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How Technology Impacts A Divorce

In the past, evidence of marital misconduct was often hard to come by. Divorce attorneys were usually forced to rely on the he-said/she-said statements of the parties or the testimony of others who may have caught glimpses of wrongdoing.

Things are different in modern divorce litigation, primarily due to technological advances in smartphones and social media. Evidence in divorce cases is now more accessible and plentiful than ever.

Here are some of the notable ways technology can impact your divorce case.

Texts and Emails

Text messages and emails memorialize your conversations, even if you delete them.

If a spouse is engaging in infidelity or speaking ill of his or her partner, texts messages often leave a paper trail. Attorneys often subpoena phone records in modern divorce cases, and deleting messages doesn’t necessarily mean they can’t be recovered. Furthermore, any message relayed by text or email to a partner in anger is sure to be provided to his or her attorney and used in court. 

Social Media

Social media broadcasts your actions to the world, even if you tweaked your privacy settings.

One of the first things many divorce attorneys ask their clients about today is posts on social media. Facebook, Instagram, Twitter, and even Snapchat can provide a bounty of evidence on relevant marital behavior. These social media platforms have privacy settings to limit the sharing of posts to certain friends, but there are workarounds. The entire point of social media is for text, pictures, and information to be broadly shared, and all it takes is one person with access to provide a divorce litigant with significant evidentiary ammo.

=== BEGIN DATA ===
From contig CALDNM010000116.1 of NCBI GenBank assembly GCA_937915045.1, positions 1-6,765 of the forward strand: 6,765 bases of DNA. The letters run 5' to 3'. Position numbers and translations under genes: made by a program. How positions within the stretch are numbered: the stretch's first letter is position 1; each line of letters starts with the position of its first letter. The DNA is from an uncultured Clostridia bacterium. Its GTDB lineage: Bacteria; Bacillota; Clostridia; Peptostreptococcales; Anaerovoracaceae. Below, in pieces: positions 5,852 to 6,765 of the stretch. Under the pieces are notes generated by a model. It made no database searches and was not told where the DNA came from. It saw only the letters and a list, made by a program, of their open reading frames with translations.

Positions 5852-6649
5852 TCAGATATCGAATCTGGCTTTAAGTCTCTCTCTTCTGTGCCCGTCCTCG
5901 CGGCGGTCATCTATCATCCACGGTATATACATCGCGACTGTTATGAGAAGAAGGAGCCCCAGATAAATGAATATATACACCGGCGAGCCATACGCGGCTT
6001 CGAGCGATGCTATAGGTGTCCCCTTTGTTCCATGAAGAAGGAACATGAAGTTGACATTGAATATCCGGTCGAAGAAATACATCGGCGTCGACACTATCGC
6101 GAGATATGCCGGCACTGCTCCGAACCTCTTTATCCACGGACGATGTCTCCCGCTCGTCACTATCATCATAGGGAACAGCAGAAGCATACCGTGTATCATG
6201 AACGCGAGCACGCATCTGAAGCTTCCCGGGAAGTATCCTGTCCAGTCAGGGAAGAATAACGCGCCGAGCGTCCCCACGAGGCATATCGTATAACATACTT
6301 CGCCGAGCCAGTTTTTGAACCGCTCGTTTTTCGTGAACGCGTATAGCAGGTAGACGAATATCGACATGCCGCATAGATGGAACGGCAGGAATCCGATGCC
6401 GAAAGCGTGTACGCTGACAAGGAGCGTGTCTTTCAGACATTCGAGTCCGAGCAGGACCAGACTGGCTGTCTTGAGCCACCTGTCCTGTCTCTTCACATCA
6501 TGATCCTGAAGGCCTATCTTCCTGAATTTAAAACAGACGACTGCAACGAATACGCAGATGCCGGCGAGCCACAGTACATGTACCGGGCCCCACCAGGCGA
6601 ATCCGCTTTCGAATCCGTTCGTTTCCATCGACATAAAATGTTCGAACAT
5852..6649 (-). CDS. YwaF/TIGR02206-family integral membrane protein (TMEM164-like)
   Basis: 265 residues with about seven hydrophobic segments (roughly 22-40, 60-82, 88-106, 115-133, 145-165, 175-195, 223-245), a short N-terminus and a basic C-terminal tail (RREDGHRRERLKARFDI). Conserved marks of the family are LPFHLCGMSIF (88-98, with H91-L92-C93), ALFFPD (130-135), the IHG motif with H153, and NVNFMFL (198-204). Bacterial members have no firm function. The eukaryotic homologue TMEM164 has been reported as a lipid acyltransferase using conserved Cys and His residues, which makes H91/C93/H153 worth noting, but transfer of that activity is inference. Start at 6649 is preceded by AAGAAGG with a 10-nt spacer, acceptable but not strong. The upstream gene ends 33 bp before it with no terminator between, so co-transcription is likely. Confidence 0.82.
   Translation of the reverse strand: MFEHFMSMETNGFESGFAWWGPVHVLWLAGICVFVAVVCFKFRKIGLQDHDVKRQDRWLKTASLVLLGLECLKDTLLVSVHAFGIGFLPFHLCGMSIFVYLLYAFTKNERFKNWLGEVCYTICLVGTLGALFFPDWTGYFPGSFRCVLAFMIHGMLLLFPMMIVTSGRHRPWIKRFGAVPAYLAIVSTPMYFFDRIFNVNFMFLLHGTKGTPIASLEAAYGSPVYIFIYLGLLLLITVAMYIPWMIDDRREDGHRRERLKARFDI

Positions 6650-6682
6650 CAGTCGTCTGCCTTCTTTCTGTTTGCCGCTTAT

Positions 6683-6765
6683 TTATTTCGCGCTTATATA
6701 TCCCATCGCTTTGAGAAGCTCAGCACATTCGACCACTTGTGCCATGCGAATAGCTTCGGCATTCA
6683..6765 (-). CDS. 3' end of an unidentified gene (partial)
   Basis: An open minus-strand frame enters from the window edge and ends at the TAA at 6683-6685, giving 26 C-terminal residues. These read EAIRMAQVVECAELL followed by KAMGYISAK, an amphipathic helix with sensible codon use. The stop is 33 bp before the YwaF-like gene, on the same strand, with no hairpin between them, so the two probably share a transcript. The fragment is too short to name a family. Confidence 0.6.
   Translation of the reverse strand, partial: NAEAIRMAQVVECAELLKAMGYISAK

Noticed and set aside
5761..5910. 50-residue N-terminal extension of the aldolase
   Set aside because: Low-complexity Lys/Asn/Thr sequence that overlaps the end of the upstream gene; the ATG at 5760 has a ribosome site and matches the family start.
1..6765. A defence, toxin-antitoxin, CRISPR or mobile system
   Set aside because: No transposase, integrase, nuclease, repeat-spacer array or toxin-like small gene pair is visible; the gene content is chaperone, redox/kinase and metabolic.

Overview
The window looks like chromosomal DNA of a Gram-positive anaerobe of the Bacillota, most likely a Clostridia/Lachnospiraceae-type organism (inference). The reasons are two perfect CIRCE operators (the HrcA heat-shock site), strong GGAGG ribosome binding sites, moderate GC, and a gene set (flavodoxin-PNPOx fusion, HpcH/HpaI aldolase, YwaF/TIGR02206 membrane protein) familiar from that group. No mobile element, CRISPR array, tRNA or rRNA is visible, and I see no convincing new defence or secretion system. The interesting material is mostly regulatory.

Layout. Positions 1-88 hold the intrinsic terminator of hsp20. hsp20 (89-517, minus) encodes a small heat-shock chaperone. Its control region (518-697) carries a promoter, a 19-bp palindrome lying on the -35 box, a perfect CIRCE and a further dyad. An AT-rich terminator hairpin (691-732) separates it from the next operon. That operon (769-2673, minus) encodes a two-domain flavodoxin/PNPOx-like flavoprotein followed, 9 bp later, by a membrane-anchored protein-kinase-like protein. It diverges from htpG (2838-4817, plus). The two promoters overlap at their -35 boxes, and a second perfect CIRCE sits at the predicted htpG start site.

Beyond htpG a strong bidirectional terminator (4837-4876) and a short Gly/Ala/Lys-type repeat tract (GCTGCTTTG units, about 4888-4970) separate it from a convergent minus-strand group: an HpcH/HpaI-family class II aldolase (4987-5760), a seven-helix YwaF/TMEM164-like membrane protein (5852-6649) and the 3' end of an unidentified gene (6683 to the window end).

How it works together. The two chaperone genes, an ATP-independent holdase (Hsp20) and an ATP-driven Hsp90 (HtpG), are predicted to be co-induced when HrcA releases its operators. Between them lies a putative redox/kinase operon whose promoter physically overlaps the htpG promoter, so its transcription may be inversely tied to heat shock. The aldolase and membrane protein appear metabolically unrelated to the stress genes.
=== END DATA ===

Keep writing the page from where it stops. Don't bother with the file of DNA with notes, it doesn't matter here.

GPS Tracking

Your movements can be traced, even if you never knowingly authorized it.

Many are surprised to learn that devices such as an EZ-Pass or your smartphone may keep track  of your location even if you didn’t intend it. If you use Google Maps for GPS, for example, you may be unaware that a log of your locations is kept within your Google account. If a spouse has access to such an account, he or she can potentially have a comprehensive record of your movements and locations. This type of evidence (combined with text messages and emails) can have many uses in a divorce case, such as proving desertion or adultery.

To avoid pitfalls in your divorce case that could cause you even more headaches, follow these simple rules when it comes to technology:

  1. Review your social media and cloud accounts’ privacy and security settings
  2. Don’t use Twitter, Snapchat, or Instagram during your divorce proceedings
  3. Never accept Facebook friend requests from people you don’t know, and advise your family and friends to do the same (this would allow the person to gain information about you)

If you are considering a divorce in North Carolina, let an experienced, knowledgeable attorney guide you through the process. Give SeiferFlatow a call at 704-512-0606 to set up a consultation.

Disclaimer

No information that you obtain from this web site is legal advice, nor is it intended to be. You should consult an attorney for individualized advice regarding your own unique situation. No attorney-client relationship is formed between SeiferFlatow, PLLC Office and you by viewing this web site.

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